To make it easier to pack in the green beans I like to use a wide-mouth jar if possible. I like to chop and toss these pickled bens into pastas or potato salads. They are a nice addition to a cheese platter or just eat them as a snack.
With the addition of crisp radishes refrigerator pickles get an update. These are great for a snack or a condiment.
Pickled cucumbers and red onions are delicious as a stand-alone side dish or can be added to any tossed salad.
We all love a good pickled red onion, but you can quick pickle almost anything. Crisp vegetables such as radishes, green beans, and peppers are first-rate candidates. Take a trip to the farmers’ market and see what you find. If you can eat it raw then, most likely, it makes a great quick pickle.
At this time of year many gardens are bursting with zucchini. Making Pickled Zucchini Salad really helps to use up that late summer squash and keeps for about a week in the refrigerator.
Pickled Mushrooms are super easy to make and are perfect on salads or on a festive relish tray.
Cinnamon and clove scented peaches serve as a cooling counterpoint to nearly any dish. Perfect for grilling.
Occasionally I have a deep need to eat the foods that I grew up on. Growing up in Lincoln, Nebraska there were basically three ethnicities, German, Czech, and Russian. I grew up in the Czech community, but to be honest German, Czech, and Russian food is pretty much the same. My mother made this Pickled Red Cabbage recipe. I loved it as a child and I still love it today.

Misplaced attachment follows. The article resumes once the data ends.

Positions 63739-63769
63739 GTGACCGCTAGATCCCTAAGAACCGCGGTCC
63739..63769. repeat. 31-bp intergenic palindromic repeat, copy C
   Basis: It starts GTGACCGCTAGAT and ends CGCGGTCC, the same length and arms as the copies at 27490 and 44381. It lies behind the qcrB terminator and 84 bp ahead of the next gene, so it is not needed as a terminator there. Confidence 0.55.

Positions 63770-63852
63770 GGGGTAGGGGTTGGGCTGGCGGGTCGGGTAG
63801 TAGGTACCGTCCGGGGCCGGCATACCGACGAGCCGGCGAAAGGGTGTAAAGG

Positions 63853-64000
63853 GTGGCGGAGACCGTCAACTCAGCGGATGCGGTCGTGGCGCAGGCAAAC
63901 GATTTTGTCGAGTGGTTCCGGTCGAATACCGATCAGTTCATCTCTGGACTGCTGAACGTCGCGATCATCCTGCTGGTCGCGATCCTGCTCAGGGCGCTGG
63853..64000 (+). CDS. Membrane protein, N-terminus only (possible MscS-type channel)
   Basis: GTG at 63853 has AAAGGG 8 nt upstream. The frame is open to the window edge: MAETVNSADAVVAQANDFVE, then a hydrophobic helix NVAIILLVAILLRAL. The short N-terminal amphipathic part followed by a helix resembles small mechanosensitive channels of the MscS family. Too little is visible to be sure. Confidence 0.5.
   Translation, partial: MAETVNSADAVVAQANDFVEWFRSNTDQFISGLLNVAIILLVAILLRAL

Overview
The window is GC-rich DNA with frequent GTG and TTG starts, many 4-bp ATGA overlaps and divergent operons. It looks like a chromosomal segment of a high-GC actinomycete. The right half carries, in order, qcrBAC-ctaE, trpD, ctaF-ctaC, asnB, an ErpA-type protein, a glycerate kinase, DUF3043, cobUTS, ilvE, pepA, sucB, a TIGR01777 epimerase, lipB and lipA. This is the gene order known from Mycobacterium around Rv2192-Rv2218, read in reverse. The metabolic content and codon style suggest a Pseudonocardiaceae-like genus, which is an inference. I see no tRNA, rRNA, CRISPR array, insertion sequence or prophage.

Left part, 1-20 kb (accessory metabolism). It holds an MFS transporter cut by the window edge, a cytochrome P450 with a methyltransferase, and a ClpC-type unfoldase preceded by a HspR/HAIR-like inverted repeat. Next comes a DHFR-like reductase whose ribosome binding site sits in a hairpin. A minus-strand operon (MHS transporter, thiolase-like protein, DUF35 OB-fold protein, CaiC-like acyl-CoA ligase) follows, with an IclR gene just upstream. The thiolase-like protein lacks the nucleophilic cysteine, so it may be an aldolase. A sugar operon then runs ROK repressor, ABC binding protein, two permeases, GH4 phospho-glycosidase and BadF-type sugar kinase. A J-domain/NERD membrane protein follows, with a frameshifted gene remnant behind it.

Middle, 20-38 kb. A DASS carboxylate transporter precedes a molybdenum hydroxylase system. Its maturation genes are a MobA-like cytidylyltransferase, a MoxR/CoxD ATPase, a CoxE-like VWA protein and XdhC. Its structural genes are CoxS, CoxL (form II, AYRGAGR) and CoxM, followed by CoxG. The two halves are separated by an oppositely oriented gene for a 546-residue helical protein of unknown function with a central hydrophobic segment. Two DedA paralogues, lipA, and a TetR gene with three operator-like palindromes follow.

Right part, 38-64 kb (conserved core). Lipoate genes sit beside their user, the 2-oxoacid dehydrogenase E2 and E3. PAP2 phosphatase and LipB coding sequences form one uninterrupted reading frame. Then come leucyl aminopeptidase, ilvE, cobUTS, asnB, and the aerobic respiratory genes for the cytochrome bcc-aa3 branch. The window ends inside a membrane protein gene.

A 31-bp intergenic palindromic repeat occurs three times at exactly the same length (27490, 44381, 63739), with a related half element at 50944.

I had outstanding Bread & Butter Pickles at a July 4th BBQ that were so good that it inspired me to make my own. Typically I’m a Kosher Dill Gal, but these little sweeties are enough to make one switch sides.
Quickie Dill Pickles
If you don’t think that you have time to make pickles then think again. These pickles are super quick to make and really don’t require much effort. Homemade always tastes so much better.
1 Tablespoon Plus 1 Teaspoon Pickling Salt or Kosher Salt
6 to 8 Firm Kirby Cucumbers
5 Sprigs Fresh Dill
4 Halved Garlic Cloves
1/2 Teaspoon Cracked Black Peppercorns
1 Cup Hot Water
1 Cup Cold Water
In a large-size measuring cup, dissolve salt in hot water. When salt has dissolved, add cold water. Cut the small round scab from blossom end of cucumbers. Place cucumbers vertically in a quart jar. You will need to pack them in. Place dill sprigs and garlic around cucumbers. Add pepper on top. Add enough of salt water solution to jar to completely cover contents. Leave about an inch of airspace at top of jar. Save any leftover brine. Cover jar with kitchen towel secured with rubber band. Put jar in a cool room (away from any direct sunlight) and let pickles ferment for 4 days. Bubbles will become visible inside jar. Check pickles each day to make sure they are submerged. If needed top them off with the leftover brine. If they begin to float weigh them down with a small heavy object (stone wrapped in plastic or small jar filled with water). The liquid will probably cloud slightly which is ok, but if it becomes dark or extremely cloudy that means mold or fungus is growing in the jar and you should throw the pickles away.
After the 4 days, taste a pickle. It should be crunchy, lightly sour, and salty, with an aroma of garlic and dill. If you want a more sour flavor, let pickles ferment up to 3 more days. Taste each day. When you’re happy with the flavor, refrigerate pickle jar. You can keep them in fridge for a very long time (at least a year). Makes 6 to 8 pickles.
© Victoria Hart Glavin